Institute Chairman Herbie Hancock was named a United Nations Educational, Scientific and Cultural Organization (UNESCO) Goodwill Ambassador in July 2011. At a ceremony in Paris, UNESCO Director-General Irina Bokova said the designation recognizes Hancock’s “dedication to the promotion of peace through dialogue, culture and the arts.” She selected Hancock to contribute to UNESCO’s efforts to promote mutual understanding among cultures, with a particular emphasis on fostering the emergence of new, creative ideas among youth, finding solutions to global problems, and ensuring equal access to the diversity of artistic expressions.
Herbie Hancock serves as Chairman of the Herbie Hancock Institute of Jazz, supporting all aspects of the organization’s work. He has led dozens of national and international Institute tours that have introduced millions of people around the world to jazz and its rich cultural heritage. Hancock has served numerous times on the judging panel for the Institute’s International Jazz Piano Competition and co-hosts this event each year. Additionally, Hancock serves on the audition committee that selects the world’s most promising young jazz artists for participation in the Herbie Hancock Institute of Jazz Performance, the Institute’s full-scholarship college program. As an Artist-in-Residence at the college program, Hancock has passed along his knowledge to a younger generation of jazz musicians that will carry the music forward. Hancock helped develop Jazz in America: The National Jazz Curriculum, the Institute’s free, online jazz history curricula for students in 5th, 8th and 11th grades, and narrates the 5th grade animated lesson plans.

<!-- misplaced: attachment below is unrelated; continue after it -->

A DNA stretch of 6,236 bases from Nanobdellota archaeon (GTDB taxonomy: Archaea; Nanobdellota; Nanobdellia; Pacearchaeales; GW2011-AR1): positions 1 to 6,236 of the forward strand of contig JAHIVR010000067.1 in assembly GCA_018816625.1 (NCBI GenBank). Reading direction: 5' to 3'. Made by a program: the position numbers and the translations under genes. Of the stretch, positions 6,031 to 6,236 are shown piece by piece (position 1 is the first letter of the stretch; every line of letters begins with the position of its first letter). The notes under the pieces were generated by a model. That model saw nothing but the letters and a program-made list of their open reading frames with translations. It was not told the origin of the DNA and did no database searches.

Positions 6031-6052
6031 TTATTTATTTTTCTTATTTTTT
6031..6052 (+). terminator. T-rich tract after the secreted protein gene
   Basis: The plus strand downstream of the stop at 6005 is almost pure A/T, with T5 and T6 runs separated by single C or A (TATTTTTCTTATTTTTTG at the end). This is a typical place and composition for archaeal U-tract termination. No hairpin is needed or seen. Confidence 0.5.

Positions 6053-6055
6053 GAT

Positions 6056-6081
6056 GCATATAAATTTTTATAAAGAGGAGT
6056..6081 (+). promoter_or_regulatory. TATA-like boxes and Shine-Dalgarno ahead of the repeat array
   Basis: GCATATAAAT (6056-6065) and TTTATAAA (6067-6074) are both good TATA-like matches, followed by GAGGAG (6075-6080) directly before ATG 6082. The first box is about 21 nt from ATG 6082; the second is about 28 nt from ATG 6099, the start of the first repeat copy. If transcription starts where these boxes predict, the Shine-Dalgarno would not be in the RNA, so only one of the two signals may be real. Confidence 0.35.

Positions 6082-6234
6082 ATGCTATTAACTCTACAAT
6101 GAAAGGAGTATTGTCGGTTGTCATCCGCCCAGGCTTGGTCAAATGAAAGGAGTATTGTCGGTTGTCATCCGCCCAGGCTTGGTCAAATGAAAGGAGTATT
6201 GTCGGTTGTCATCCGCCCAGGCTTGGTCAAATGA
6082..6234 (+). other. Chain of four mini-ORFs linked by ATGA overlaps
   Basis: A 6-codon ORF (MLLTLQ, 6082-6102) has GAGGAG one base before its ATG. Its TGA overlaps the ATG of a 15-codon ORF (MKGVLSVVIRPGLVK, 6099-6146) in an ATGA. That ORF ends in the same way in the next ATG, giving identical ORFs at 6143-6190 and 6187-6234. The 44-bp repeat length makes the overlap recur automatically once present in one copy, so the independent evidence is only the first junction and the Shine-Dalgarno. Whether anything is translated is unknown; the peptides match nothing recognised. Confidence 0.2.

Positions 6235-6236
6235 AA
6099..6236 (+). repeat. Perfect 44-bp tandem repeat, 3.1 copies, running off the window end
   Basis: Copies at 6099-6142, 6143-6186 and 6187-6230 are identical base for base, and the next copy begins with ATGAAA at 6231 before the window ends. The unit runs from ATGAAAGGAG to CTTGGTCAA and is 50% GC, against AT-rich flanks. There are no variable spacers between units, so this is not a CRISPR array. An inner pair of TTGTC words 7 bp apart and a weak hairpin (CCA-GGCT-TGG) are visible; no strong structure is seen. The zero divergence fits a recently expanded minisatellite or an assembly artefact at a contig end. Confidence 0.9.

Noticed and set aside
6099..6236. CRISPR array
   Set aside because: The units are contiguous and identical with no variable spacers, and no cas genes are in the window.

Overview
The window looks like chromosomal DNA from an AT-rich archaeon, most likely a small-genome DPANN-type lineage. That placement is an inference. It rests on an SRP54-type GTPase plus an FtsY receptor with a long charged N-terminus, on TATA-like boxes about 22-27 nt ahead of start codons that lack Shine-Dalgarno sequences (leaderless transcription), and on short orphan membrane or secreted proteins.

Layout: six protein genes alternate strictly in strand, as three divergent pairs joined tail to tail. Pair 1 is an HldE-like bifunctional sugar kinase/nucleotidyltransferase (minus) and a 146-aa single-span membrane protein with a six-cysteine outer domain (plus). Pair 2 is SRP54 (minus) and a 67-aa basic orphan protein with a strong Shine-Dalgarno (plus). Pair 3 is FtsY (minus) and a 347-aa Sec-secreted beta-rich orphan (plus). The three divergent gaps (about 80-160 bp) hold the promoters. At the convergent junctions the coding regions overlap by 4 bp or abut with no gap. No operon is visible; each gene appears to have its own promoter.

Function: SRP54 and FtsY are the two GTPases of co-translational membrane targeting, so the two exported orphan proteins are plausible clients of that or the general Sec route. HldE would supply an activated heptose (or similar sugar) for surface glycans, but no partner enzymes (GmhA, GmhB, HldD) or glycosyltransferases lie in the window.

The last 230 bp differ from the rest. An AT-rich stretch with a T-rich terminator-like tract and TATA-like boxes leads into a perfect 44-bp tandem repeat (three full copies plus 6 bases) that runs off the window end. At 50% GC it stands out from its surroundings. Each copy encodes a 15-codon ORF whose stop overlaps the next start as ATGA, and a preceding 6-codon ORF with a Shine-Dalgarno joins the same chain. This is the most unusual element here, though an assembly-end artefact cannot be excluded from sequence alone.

Fourteen-time GRAMMY Award winner Herbie Hancock is a jazz icon who has been an integral part of every jazz movement since his arrival on the scene in the ’60s. The internationally renowned pianist and composer was born in Chicago and began playing piano at age 7. At age 11, he performed a Mozart piano concerto with the Chicago Symphony Orchestra. He later attended Grinnell College, where he double majored in music and engineering. When he was 20 years old, Hancock was invited by Donald Byrd to join his band and encouraged by Byrd to move to New York. Byrd later helped him secure a recording contract with Blue Note Records. Hancock’s debut album, Takin’ Off, included “Watermelon Man,” the first of many top ten hits. As a member of the Miles Davis Quintet, Hancock became one of the pioneers of modern jazz improvisation. His musical innovations during this period are studied by jazz musicians the world over. Hancock’s recordings during the ’70s combined electric jazz with funk and rock sounds in an innovative style that influenced a whole decade of music. In 1983, “Rockit,” from the platinum-selling Future Shock album, won Hancock a GRAMMY for Best R&B Instrumental and became an anthem in the world of break dancing and early hip-hop culture. The “Rockit” video and Hancock’s performance at the GRAMMY Awards have been cited by many major hip-hop deejays as their original inspiration for pursuing their art. Hancock’s music has been sampled and reused on dozens of hip-hop and dance classics including US3’s “Canteloop Island” and Dee-Lite’s “Groove Is in The Heart.” His compositions including “Watermelon Man”, “Chameleon,” and “Maiden Voyage” are considered classics in the world of jazz and beyond. Hancock received the 1987 Oscar Award for Best Score, honoring his work on Round Midnight. In 2007, Hancock’s CD River: The Joni Letters won the GRAMMY Award for Album of the Year, making Hancock the first jazz musician to receive this honor in 44 years. His latest release is The Imagine Project, which was recorded all around the world with a variety of artists including India.Arie, Los Lobos, and Seal. Herbie Hancock continues to be a major creative force in jazz and a trailblazer in the world of music.